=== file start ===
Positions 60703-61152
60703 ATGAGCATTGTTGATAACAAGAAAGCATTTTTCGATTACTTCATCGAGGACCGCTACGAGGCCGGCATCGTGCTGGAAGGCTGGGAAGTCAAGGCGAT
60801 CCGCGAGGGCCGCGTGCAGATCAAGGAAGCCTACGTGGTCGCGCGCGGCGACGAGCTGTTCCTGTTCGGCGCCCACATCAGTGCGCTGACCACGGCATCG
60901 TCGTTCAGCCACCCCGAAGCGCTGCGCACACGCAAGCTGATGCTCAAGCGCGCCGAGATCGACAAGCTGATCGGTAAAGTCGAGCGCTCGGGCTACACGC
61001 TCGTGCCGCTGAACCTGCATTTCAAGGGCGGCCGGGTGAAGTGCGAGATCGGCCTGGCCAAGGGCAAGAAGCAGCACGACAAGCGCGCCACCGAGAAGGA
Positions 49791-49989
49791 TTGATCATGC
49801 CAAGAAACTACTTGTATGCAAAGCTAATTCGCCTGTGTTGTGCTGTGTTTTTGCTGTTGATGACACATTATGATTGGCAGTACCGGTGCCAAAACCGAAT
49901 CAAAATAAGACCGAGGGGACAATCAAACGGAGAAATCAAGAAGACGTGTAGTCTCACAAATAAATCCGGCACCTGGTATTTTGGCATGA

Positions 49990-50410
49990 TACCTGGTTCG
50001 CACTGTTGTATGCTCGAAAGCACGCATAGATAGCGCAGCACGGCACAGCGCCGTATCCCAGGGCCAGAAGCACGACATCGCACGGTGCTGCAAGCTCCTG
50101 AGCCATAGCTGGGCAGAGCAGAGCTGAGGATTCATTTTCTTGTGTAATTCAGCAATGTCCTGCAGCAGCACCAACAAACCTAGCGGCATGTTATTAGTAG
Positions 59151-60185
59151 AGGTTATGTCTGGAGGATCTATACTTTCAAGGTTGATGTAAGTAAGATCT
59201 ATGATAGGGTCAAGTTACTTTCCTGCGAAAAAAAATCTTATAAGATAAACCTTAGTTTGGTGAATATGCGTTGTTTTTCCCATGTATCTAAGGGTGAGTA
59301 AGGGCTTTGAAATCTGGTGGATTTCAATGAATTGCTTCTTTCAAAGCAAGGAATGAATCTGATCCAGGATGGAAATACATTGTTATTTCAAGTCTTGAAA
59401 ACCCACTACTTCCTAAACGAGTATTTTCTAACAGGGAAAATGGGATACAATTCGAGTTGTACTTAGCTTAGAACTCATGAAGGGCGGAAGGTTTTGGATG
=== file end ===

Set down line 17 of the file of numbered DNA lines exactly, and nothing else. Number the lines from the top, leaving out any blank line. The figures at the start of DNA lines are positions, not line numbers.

59301 AGGGCTTTGAAATCTGGTGGATTTCAATGAATTGCTTCTTTCAAAGCAAGGAATGAATCTGATCCAGGATGGAAATACATTGTTATTTCAAGTCTTGAAA